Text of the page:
SQL Sprawl and Its Impact on Your Licensing

posted January 11, 2019, 12:55 PM by

Phil Ekins (@SQLPhilUK), Principal Architect

At House of Brick we regularly provide license based consulting across the SQL Server and Oracle database stacks. We have numerous blogs on the Oracle stack, but today we will be talking about SQL Server sprawl and its possible impact on licensing.

The term “SQL Sprawl” has been floating around the SQL community for a number of years, but for the purposes of this blog we will be defining it as “the SQL Server footprint within an organization having expanded beyond the IT department’s ability to manage, and/or the inventory (or lack thereof) of SQL Server is no longer a confident source of data”.  This is typically termed as a License assessment.

With the prevalence of TechNet CDs (back in the day) and access to them, or more recently, ISO downloads (via MSDN or elsewhere), users can deploy an Enterprise installation to a PC under their desk.  With this ease of installation comes the risk for a corporation to be audited, and exposure can be unknowingly, very high.

The first phase in identifying your SQL sprawl is to ask your organization some questions:

  • What products are we currently licensed to run?
  • What products are installed?
  • Do these two numbers match?
  • Who is installing SQL Server?
    – Do they have a license?
  • Are we prepared for an Audit?

 

Part one of this blog series will discuss management strategies to prevent future sprawl as well as techniques to get a handle on the current sprawl. Part two will discuss the assessment of the newly discovered infrastructure and scenarios to consider during your review. Part three will walk through the logical next steps following an infrastructure assessment.

 

SQL Sprawl Part 1 – Getting a Handle on Your SQL Sprawl
When assessing your environment there are a number of techniques that can help locate wayward installs. The first step for me is always the work smarter not harder approach.  Larger organizations typically have other existing systems that can be leveraged in your assessment.  They may include:

Purchase Order System

  • A PO system may give you access to a searchable set of data where you can look for SQL Server product versions and the owner who requested it.
  • Even smaller organizations may have a physical drawer/credenza etc. with a stack of physical POs that can be sifted through during a search.

 

Software Asset Management System

  • If an asset management system exists, then reporting will most likely be available to provide listings of SQL Server. Additionally, a database will most likely also be behind the scenes and your DBA team will no doubt have access (or know who to ask for it) and the skill set needed to query the data.
  • First hand scenario – we created a nightly job to check for new appearances of SQL Server installs and generated an exception report to track down whether the instance is licensed correctly and whether it would be a better fit as a consolidation candidate.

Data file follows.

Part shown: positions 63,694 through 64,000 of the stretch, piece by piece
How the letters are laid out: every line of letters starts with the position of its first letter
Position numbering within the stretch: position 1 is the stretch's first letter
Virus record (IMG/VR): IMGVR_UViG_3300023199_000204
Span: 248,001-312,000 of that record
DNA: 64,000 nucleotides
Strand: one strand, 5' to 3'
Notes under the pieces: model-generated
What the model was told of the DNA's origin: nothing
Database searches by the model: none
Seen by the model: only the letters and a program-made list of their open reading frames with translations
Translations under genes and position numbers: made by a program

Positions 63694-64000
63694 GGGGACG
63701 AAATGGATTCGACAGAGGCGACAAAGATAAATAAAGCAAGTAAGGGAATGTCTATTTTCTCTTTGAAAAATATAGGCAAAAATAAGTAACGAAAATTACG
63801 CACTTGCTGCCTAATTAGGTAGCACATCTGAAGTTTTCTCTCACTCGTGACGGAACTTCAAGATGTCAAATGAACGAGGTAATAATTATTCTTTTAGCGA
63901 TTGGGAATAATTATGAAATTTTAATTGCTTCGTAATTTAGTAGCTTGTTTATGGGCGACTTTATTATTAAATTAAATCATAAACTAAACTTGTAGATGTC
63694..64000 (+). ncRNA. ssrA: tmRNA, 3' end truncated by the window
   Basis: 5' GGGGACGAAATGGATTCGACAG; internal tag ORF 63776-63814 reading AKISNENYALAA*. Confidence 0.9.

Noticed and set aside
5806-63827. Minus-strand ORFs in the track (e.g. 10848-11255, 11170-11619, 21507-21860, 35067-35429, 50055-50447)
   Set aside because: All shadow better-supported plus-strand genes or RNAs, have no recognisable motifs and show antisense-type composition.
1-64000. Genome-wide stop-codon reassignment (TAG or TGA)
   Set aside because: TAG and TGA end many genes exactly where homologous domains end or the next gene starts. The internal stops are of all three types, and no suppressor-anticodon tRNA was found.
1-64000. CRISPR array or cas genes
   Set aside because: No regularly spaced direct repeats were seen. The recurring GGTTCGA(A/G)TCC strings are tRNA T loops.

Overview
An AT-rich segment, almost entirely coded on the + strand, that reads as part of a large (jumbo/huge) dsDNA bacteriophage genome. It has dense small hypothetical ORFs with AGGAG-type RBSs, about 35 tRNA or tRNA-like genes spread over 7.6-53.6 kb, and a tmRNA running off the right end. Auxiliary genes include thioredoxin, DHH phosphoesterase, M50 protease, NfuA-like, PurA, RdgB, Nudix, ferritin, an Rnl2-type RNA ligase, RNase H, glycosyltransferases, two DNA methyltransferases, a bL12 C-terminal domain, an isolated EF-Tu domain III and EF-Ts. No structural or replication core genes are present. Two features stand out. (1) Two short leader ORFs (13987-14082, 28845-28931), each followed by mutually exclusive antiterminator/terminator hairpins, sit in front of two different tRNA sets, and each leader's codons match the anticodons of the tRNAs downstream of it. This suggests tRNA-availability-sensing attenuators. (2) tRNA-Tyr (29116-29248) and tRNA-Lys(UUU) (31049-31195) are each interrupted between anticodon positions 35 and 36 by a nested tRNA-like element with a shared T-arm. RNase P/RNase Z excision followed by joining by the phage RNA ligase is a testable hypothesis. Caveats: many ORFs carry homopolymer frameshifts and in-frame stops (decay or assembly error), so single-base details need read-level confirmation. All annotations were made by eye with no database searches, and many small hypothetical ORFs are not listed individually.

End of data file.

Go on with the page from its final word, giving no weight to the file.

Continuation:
Next we can leverage tooling and scripting to audit our environment. The various tools / scripts we will can use include:

  • MS Assessment and Planning Toolkit (MAP)
  • Active Directory (AD)
  • PowerShell
  • exe
  • NMap

 

MAP Toolkit

This is a free Microsoft tool that can be downloaded here.  The complete functionality of this tool is out of scope of this blog, but below we will walk through its use to locate SQL Server installs.

After installing the MAP tool (note: a SQL Server Express instance will be installed behind the scenes) and launching MAP, we first want to create a database.

Then Select ‘Database’ on the left side of the screen and click on ‘Collect inventory data’.

Next, select ‘SQL Server’.

Select ‘Use Active Directory Domain Services (AD DS)’ and ‘Scan an IP address range’.

For AD credentials, we need to specify the domain and a valid account.

Next,  for AD options, we have the option to focus on a subset of OUs. But for this exercise, we will target all OUs.

For the IP scan range, we will enter our lab range but we could enter multiple subnets (as needed).

We will specify an account that will have access to any computers found. You may want to work with the administration team however, for an appropriately elevated account here.

For the Credentials Order we will accept the preconfigured values, but if multiple accounts were configured you can set priority by technology as needed.

Finally, below is a summary of the check we are about to run.

After clicking ‘Finish’ the collection will run. The execution time depends on the scale of ranges provided.

After the collection is complete, the MAP interface will display the results.

As the data is collected in a SQL Server Express instance, we can also directly select this data from the database we created against the (localdb)\maptoolkit instance.

SELECT * FROM [Map-demo].[SqlServer_Reporting].[SqlInventoryView]

 

Active Directory

Here we can leverage PowerShell to search AD for computer names as wildcard searches.  *SQL* is probably the simplest approach, but if naming conventions are used, we can fine tune our criteria to target SQL. Conversely, we can also look for non-compliant names suggesting a non IT sanctioned machine.

Get-ADComputer -Filter 'Name -like "*SQL*"' -Properties IPv4Address, whenCreated, lastlogon `
| SELECT Name, DNSHostName, IPv4Address, whenCreated, @{N='LastLogon'; E={[DateTime]::FromFileTime($_.LastLogon)}}  `
#| Export-CSV C:\Scripts\Output\Search-AD-Result.csv –NoTypeInformation

 

This script is using the Get-ADComputer method to search name for *SQL*, returning the name, dnshostname, IP Address, datetime entry was created, and last datetime a user logged into the computer with the resultset exported into a CSV file.


PowerShell Script

Here we will leverage a PowerShell call to search for SQL Server and output to a CSV.

The limitations of this approach may include firewall rules or the browser service not running; the results also may not be consistent between runs.

CLS
$ServerList = [System.Data.Sql.SqlDataSourceEnumerator]::Instance.GetDataSources() | SELECT 
ServerName, InstanceName, Version

$ServerList
#$ServerList | Out-File C:\SQLSaturday\SQL_Sprawl\Scripts\Output\Search-Corp-Result.txt

 

SQLCmd